Everything had worked. It was a blindly choreographed move that came together like magic at the last moment. If I did not find that clump of rock and grabbed it, I would have been pulled out with the incoming wave, and pummeled again. If I didn’t gamble and moved off it before the next wave came, that next wave would have ripped me off the cliff face and deposited me back into the ocean. If I didn’t let go of my weight bell, I would not have been able to pull myself up as quickly and may have been grabbed by the wave. If that ledge wasn’t there, I’d be back in the water. Even as I was about 10-12 feet from the sea (5 feet up after being deposited by the last wave and another 5-7 feet up the ledge after pulling myself up), the wave reached up and swept my lower body sideways, but I knew the worst was over. Within one or two seconds, the wave receded, and I reached down, ripped out first one fin and tossed it up above and then another, and then scrambled upward. The confused refracted waves reached up a few more times, as if they were gestures from an angry sea still lusting after its prey. The next few waves of the set were equally powerful, but the game had been won.
One second before, I was gambling for broke. The next, I was sitting in sunshine. And I was really, really tired. Immediately, I tried to look for my buddy. Without my contacts, my vision is poor. I saw something moving in the mass of confused waves, and was fearful that it was my buddy so I ran along the cliff toward it. It turned out to be a seal. Even though I knew that there was little I (or anyone) could do if my buddy was still in the water, I didn’t want to give up and continued to run up and down the cliff, look down at the water, look out at the mass of confused foam and an angry sea, and saw nothing the whole time. I began to consider running up the road to get help.
As I raced around, I saw a hole in the rock about the size of a large bed. In this hole, against the rock cliff, I saw my buddy. Like me, he got pummeled and ditched the speargun when the first wave hit. Like me, he got swept toward the cliff by subsequent waves but he somehow got further south than I was (he swore he had no idea where he was the whole time, which is very similar to my experience). He had somehow spotted the opening to this chamber in the rocks, saw light above and realized it was an open-air chamber so he won’t be trapped like the two divers did a few years ago in Partington Cove a few miles down the road (they both died, and one was supposed to be a master diver—or so we heard). He had gambled and dashed for the opening, knowing that if he missed it, he would have to deal with waves smashing him while being surrounded by rocks. Miraculously, he made it into the narrow opening in between waves (I said he was good), managed to swim in a bit further before getting pushed up against the cliff that lined the inner surface of the chamber. Where he was, there was no clump of rock to hang on to and he simply hugged the textured cliff with his arms and legs (or more accurately, with the neoprene of his suit), and hanged on like a fly against the wall. Even though the waves surging through this hole was not as punishing as those out in the open sea, I have no doubt that he would simply be ripped off the wall as the next wave hit. Luckily, we were now in the calm between sets (that damn calm that eluded us earlier).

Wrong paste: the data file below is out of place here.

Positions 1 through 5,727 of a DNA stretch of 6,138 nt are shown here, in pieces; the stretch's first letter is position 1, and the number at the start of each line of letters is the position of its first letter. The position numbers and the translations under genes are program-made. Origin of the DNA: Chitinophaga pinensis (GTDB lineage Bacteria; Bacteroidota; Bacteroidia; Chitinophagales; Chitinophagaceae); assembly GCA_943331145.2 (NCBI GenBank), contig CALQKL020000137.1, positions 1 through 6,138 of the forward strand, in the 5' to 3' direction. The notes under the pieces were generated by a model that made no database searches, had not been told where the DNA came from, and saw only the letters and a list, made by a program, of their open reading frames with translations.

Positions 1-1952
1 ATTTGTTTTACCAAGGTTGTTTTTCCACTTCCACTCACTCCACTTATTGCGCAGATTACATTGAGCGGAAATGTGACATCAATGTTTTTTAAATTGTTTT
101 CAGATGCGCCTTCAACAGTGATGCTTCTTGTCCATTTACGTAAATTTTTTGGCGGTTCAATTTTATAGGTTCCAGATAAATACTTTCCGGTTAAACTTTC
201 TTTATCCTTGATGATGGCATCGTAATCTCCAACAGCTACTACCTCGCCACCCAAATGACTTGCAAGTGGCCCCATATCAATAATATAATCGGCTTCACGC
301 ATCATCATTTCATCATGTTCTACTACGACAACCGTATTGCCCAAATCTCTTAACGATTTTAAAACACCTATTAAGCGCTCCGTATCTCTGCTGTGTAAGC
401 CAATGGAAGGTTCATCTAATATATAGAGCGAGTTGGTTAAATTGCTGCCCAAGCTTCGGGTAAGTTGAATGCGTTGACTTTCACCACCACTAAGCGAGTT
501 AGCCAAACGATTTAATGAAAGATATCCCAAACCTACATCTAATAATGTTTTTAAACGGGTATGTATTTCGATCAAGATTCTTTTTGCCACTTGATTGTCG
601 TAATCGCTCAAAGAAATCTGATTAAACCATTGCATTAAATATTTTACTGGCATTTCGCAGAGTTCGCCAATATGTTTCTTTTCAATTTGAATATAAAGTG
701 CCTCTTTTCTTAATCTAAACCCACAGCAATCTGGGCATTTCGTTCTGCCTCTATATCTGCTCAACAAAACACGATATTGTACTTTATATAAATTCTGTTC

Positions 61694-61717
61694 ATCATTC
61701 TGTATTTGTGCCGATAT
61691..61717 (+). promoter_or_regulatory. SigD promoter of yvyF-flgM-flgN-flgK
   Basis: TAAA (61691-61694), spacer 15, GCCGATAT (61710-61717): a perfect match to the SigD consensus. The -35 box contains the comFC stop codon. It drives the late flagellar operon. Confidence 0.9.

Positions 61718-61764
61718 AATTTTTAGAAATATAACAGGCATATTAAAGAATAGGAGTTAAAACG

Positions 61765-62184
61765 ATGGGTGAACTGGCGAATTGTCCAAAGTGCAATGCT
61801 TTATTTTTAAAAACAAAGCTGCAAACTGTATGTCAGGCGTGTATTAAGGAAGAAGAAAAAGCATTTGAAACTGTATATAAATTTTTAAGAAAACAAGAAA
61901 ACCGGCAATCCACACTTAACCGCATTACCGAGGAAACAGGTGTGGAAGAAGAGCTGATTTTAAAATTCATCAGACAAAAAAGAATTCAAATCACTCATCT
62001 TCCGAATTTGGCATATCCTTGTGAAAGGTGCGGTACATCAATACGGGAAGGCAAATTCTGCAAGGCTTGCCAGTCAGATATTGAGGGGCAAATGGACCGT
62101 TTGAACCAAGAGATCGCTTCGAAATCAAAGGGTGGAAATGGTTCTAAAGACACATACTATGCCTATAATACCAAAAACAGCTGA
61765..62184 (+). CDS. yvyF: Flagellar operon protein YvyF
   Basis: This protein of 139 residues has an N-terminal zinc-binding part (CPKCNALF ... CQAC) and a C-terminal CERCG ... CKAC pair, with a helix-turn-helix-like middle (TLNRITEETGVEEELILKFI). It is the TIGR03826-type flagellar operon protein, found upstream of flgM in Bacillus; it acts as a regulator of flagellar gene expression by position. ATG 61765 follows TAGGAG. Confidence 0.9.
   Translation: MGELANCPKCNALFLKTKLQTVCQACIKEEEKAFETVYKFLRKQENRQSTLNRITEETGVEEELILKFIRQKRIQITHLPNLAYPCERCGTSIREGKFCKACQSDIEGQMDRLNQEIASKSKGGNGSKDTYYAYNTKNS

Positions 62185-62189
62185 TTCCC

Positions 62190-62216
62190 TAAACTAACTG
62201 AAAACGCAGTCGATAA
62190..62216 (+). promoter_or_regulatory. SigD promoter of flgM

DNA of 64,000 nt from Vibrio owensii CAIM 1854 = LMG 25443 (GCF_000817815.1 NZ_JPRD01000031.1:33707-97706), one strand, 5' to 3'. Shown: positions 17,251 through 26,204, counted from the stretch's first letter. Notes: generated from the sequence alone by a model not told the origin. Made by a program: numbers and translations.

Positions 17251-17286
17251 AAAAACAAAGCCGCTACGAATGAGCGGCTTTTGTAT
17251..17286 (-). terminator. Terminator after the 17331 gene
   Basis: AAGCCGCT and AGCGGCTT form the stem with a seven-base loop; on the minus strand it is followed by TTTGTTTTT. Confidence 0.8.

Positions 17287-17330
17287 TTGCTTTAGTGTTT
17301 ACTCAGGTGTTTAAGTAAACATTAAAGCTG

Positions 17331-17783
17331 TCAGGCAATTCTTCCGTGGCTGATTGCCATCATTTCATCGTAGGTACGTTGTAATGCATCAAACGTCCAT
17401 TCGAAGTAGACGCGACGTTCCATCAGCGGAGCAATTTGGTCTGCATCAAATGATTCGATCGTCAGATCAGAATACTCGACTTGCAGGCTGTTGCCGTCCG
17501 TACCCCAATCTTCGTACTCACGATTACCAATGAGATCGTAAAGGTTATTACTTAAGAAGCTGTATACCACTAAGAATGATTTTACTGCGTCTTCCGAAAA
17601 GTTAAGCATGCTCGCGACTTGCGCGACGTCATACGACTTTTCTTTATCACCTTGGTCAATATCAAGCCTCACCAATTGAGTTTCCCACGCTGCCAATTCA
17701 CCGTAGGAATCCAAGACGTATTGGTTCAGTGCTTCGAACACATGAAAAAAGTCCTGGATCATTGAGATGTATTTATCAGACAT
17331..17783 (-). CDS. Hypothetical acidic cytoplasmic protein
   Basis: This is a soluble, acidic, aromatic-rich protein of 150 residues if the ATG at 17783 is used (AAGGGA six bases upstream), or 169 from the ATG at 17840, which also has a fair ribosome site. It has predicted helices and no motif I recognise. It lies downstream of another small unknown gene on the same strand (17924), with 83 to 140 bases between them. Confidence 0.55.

I scrambled down the rock face of the chamber, and he simply reached around and undid his weight belt (he admitted later that keeping the belt was a stupid thing), and handed it to me. We did the same for his fins (long, long Cressi, like mine), and without those encumbrances, he began to find a way to climb up. Within minutes, we were both on dry rock.
We rested for a long time, gulping down water, and simply gazing at the calm sea, then rose to gather our gear (minus two spearguns and one weight belt). We broke the silence by joking about how easy the trip back to the car is now, with less to carry. He took out his camera and took a picture of both of us at the spot where Neptune had been displeased with us. We stood and watched in awe as calm turned into an impossibly angry sea as the next set arrived a few minutes later.
The drive back was in high spirit. For what it’s worth, we got wet and only lost gear. We stopped at a lunch spot, ate and recounted how lucky we were, analyzed what we did, how we could have done it differently (not a whole lot, except for not entering the water in the first place and ditching his weight belt). We recognized that neither panicked and how much we think alike, and how the ending may have been much, much different had we gone with any number of other people that we knew and frequently dove with.
Big Sur is great and beautiful, and still beckons me. As soon as I send in this post, I will hop on my favorite online dive store to buy replacement gear. We have another date in our respective Palm Pilots for the next trip. Next time, we are determined to get fish, but they will be from Safeway if the condition is anything like today’s.